Well said. There is much in Turkey for every kind of traveller. Even for those less adventurous about food. Don't let our snobbishness deprive you of a good time in Turkey. I certainly understand the draw of Pizza Hut or McDonald's After a week of standard Turkish fare and not understanding everything, it was refreshing to have a Pizza Hut.

This said, you really can't go terribly wrong with Turkish food, and 99% of the time it's nothing we all haven't eaten a million times - beef onion, paprika, chicken, bread, butter. The way Turks prepare food and some of the traditional meals are so worth trying, not because they are exotic and strange - which more often it is not, but because it is masterful cooking and embodies tradition.

Some Turkish fare is extremely simple, like breakfast. Bread, preserves, butter, cheese (feta or a mozzarella-like "kasar"), cucmber, tomato, olive, maybe a soft-boiled egg. The standard bread is crusty "Italian style" that people covet at American delis. Vegetables are fresh...

That's what is so neat about this forum, people can give you an idea of some foods and let you know what they are beforehand - without expectation that you eat everything. We, and I think I speak for a good number of people, just want to share these experiences that we had as (sometimes skeptical) foreigners. Being pleasantly surprised at the quality we found and wanting to pass it on so badly that we denegrate our own familiar foods is the unfortunate side-effect.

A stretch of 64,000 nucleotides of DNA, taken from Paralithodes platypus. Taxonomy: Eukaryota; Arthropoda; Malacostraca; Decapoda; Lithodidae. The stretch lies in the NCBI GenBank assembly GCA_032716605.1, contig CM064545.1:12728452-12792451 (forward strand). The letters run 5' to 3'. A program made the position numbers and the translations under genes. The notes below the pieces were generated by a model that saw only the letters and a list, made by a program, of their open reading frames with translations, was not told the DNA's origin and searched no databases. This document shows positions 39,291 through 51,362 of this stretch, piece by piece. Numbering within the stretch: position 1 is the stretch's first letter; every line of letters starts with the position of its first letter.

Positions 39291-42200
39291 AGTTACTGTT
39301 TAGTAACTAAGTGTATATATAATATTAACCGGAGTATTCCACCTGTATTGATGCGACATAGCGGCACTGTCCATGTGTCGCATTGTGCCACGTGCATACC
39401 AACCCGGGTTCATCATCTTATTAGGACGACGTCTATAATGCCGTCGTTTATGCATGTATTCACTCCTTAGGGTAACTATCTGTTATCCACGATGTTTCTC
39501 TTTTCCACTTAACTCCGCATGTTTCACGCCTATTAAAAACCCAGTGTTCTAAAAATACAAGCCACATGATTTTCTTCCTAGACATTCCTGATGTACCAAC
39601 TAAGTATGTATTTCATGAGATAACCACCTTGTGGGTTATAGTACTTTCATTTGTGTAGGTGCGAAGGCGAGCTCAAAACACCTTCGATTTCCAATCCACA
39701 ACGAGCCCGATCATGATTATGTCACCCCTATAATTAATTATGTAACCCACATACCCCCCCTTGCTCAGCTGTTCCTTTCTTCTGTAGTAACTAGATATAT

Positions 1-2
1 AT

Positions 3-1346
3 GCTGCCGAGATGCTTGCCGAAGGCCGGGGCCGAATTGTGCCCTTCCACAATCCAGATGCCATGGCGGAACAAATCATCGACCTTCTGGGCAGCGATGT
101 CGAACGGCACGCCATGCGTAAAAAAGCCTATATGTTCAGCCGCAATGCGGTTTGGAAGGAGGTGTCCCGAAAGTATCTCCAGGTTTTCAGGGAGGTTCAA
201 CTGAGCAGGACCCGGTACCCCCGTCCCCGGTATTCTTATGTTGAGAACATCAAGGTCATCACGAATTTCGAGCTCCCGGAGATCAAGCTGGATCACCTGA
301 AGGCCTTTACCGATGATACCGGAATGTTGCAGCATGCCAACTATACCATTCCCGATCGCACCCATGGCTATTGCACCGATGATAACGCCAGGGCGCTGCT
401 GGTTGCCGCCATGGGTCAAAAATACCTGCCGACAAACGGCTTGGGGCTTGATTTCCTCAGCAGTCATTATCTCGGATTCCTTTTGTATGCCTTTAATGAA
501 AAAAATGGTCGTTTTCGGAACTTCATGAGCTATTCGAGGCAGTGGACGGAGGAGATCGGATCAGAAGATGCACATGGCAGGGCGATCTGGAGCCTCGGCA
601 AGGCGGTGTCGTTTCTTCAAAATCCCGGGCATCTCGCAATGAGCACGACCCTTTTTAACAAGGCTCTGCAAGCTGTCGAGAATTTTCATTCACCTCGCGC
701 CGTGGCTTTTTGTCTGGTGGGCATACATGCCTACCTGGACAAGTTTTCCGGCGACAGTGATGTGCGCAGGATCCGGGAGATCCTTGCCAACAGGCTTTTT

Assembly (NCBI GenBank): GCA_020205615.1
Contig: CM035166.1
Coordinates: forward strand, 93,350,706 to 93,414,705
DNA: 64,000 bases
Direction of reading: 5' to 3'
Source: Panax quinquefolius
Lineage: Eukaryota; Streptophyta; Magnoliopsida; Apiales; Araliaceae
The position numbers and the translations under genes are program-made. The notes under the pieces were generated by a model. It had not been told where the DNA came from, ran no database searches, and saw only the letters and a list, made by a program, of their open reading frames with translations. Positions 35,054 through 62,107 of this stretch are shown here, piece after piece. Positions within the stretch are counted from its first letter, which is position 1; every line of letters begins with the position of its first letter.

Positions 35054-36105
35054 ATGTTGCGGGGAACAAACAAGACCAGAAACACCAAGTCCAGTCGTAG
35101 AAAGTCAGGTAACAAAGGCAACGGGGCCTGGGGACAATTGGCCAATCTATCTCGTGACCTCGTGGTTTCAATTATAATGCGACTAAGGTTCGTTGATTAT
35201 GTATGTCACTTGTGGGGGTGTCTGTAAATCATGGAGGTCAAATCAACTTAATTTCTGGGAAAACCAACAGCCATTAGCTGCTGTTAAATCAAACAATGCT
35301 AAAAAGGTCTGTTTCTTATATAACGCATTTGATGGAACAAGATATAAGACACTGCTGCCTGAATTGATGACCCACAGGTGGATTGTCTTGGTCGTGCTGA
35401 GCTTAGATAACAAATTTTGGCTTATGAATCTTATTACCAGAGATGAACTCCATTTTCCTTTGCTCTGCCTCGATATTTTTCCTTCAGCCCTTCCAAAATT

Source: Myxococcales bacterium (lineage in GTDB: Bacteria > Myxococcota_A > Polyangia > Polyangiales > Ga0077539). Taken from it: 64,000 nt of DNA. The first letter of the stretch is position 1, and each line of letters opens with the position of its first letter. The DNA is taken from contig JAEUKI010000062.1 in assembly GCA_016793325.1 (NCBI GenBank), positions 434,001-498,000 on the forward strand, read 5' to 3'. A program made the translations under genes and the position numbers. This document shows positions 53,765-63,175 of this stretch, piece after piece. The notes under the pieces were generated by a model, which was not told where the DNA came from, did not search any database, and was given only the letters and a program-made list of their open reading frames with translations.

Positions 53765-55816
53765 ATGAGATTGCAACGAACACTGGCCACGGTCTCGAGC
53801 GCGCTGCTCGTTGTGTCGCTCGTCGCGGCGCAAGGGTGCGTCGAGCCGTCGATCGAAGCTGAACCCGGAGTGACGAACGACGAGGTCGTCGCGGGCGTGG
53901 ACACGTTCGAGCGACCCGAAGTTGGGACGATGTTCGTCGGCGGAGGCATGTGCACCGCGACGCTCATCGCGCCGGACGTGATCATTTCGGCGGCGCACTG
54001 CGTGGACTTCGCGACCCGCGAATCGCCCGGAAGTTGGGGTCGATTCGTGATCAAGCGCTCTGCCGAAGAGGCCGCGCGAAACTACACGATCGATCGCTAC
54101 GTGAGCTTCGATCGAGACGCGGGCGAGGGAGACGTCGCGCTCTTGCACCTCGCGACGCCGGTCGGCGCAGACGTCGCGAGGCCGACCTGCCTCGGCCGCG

-Jason

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Post by steve » Wed May 11, 2005 3:11 pm

I'm off on a DIY two and a half week Turkey trip starting and finishing in Instanbul. This Beyti place sounds very very good. How long would it take to get there from Sultanahmet?

Zeynep
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Post by Zeynep » Fri May 13, 2005 10:46 am

Hi,

To get to Beyti Restaurant in Florya from Sultanahmet, would take approximately 15 minutes by taxi, assuming light traffic.

I would suggest that you have your hotel order a taxi for you and have them ask if the driver knows how to get to Beyti. Most drivers should know the place, because it is well-known, but you never know.

I can't resist putting in a plug for my favorite soccer team- while you're dining at Beyti, why don't you walk a few steps down and check out the Galatasaray shop? This is one of the top soccer teams in Turkey and was the UEFA champion in 2000. It might be interesting for you to see the grounds where they train- though we tried walking around and they were very strict about no visitors. Still, you can go to the shop and buy some souvenirs... :D

Hope you get to make it to Beyti. :D

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Post by steve » Fri May 13, 2005 10:52 am

Thanks so much for the info. Just out of interest, how long is it in heavy traffic, or am I juts being stupid asking?